Crusade Against Ethics

In what appears to be a concerted effort to keep its hallowed patch in the NSW education curriculum, the forces of the Anglican and Catholic Churches and the NSW Christian Democratic Party are using their influence to scuttle a planned trial of ethics teaching in NSW schools.

The initial plan is to implement ethics teaching classes as an alternative to scripture lessons. The trial is marked for years five and six students in just ten state primary schools for a two-term period only. Even so, this ‘toe in the water’ approach would be the first time in more than 100 years that the NSW state government had approved the teaching of ethics in schools as an alternative to religious education. The program has been developed by the St James Ethics Centre and supported by the Federation of Parents & Citizens Associations.

But that support is not shared by the religious establishment in the state, which has lobbied Education Minister Verity Firth to at least reconsider the plan, if not cancel it altogether.

And rather than an argument based around religious principles, this has obviously become an issue of ‘market share’. The Sydney Morning Herald reports that “Catholic Church representatives have met with Department of Education officials to express concern that the enrolments for religion classes might drop as a result of the ethics classes.”

The plan was initially approved by previous State Premier Nathan Rees shortly before his ousting in favour of current Premier Kristina Keneally. Keneally is a self-declared ‘Catholic feminist’ and was the president of students at American Catholic Universities.

She has reportedly been the subject of particularly strong lobbying from Anglican Archbishop of Sydney, Peter Jensen, who suggested, according to the Herald, that “the permanent introduction of secular ethics classes in public schools … would jeopardise the future of religious education”.

The Herald further reports that Minister Firth is “refusing to guarantee [the] trial for secular ethics classes will start [this coming] week in state primary schools as expected, after a flurry of complaints from religious leaders. A spokeswoman for the NSW Minister for Education … said getting the curriculum right was ‘more important than the timing of the trial’.”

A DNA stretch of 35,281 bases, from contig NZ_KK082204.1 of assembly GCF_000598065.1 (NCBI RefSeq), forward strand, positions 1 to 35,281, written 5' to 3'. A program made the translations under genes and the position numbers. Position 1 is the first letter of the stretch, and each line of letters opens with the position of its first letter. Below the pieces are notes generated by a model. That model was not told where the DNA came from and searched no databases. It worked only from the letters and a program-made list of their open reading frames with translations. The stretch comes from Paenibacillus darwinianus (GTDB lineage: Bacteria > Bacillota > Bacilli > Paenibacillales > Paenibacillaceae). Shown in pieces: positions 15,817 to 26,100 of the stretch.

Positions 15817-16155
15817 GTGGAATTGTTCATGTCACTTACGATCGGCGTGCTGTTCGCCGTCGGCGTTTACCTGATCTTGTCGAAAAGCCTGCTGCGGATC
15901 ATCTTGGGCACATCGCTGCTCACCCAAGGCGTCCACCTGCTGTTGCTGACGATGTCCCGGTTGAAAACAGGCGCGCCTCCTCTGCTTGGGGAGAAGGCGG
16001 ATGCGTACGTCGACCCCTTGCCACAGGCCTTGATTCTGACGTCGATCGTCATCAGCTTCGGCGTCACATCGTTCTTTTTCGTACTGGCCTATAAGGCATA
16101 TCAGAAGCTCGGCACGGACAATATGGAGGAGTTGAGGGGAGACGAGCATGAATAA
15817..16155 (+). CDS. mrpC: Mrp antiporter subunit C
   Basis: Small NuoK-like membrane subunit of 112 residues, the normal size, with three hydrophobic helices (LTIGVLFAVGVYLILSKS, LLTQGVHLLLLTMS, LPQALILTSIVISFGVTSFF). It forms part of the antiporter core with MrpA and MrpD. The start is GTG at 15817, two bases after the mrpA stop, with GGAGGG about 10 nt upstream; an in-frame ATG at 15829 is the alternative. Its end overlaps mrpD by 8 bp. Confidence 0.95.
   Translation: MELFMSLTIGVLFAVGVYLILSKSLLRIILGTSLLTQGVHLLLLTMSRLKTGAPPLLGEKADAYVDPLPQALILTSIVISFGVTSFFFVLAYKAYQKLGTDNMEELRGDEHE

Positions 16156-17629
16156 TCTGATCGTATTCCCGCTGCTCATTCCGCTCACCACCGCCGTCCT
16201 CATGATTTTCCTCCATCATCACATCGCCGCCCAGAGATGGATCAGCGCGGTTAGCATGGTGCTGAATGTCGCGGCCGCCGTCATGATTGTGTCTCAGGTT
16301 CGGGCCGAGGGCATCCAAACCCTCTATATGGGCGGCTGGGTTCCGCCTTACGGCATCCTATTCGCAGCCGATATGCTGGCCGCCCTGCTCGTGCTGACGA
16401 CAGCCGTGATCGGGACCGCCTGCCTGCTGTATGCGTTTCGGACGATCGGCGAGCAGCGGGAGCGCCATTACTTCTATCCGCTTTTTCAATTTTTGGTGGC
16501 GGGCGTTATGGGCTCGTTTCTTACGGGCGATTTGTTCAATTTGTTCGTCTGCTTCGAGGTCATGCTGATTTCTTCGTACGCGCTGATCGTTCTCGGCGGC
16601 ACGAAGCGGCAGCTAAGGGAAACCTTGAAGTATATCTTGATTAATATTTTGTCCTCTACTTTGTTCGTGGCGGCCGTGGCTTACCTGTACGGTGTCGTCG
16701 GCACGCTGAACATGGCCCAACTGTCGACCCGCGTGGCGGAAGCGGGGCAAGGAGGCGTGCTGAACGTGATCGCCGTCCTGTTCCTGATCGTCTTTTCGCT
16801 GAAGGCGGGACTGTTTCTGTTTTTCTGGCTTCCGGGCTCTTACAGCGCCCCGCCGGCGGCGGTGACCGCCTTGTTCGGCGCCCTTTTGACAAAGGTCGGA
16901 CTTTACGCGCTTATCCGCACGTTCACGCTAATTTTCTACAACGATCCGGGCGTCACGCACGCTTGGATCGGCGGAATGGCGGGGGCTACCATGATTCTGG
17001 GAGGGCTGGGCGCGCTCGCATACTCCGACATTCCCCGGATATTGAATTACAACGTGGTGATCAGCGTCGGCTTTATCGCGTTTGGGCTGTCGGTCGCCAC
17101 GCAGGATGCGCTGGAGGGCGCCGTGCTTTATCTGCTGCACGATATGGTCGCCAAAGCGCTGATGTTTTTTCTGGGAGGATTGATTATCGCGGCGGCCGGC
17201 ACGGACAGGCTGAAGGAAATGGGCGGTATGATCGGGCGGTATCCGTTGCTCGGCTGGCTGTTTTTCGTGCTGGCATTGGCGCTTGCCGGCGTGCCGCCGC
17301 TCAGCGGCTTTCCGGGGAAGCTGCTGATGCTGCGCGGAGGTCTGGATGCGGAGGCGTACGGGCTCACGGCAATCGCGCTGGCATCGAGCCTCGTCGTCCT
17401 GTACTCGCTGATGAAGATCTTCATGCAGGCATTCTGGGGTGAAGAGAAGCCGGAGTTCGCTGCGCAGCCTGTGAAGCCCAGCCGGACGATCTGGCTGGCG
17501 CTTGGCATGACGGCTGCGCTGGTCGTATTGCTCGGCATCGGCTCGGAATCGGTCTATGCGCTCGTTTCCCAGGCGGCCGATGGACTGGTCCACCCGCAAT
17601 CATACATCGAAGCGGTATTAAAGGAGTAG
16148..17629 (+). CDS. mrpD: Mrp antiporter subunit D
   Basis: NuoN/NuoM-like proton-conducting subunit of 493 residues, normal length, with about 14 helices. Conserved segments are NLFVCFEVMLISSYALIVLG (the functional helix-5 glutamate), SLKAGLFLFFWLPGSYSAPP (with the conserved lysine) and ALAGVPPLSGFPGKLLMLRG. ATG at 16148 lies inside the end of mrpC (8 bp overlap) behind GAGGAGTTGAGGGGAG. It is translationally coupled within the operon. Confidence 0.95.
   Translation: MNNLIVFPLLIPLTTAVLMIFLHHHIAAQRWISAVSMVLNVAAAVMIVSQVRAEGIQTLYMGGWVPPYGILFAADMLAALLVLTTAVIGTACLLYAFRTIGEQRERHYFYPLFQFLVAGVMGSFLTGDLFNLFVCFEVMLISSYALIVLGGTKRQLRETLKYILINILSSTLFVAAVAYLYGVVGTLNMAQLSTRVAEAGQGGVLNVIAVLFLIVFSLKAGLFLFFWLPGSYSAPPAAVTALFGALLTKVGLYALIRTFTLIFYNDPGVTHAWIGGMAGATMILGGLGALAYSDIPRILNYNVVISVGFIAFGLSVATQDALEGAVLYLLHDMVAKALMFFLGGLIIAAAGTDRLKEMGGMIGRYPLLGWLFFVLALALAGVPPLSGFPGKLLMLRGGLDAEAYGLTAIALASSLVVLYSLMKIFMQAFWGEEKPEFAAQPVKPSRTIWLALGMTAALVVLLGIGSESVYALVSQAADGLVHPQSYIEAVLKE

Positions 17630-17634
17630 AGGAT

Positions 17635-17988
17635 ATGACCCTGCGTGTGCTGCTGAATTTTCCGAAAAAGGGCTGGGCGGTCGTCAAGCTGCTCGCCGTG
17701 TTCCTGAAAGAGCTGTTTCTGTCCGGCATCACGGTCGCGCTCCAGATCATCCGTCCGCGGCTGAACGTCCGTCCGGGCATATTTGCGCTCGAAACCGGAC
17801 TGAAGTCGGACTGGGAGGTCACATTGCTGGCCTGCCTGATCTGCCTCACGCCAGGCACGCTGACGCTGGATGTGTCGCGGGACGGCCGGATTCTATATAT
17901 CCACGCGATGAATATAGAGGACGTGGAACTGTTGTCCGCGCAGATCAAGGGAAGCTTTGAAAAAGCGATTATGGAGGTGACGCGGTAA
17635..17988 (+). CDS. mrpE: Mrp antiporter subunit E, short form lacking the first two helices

Meanwhile, the Rev Fred Nile, leader of the Christian Democratic Party, said (again, according to the Herald) that “the trial should be postponed pending further consultations with all church leaders. He said the trial was being advertised for all children in the trial schools in direct competition with the legal approved scripture classes, contradicting earlier assurances the classes were only for children opting out of scripture classes.”

This campaign has been in the wake of some extremely vitriolic Easter sermons by Jensen and Catholic Cardinal Pell against the rise of atheism.

It is the policy of the state Education Department that children who opt out of scripture classes are not permitted to be taught anything in that period because it would give them a learning ‘differentiation’, even an advantage, over those who attended scripture. In reality, this means those students are largely herded into single classrooms to spend their time reading, doing homework or watching movies. (The son of the author of this piece has reportedly watched Mary Poppins a number of times in the class.)

One (unverified) report suggested that a child in a state school, who was the only non-scripture student in kindergarten, was forced to sit alone outside of the classroom where scripture was being taught.

According to the trial plan, these unstructured periods are to be replaced with teaching and discussion of such topics as ethics, truth and responsibility. Phil Cam, an associate professor of history and philosophy at the University of NSW who developed the ethics curriculum, said the classes were not intended to undermine religious education. “It’s really designed as something rather than nothing for kids who are at the moment getting nothing. The aim is for kids to learn to bring evidence and reason to bear in their thinking about ethical matters.”

Archbishop Jensen was quoted as saying that it was not easy to be heard in the debate about the trial, in part because of “’countervailing forces that may be less scrupulous in putting their case”.

Perhaps being unconsciously ironic, he wrote in the Anglican newspaper Southern Cross that “Without such a religious component, public schools will cease to be inclusive of all children.”

Ethics should not be offered as an alternative to the Bible, he said.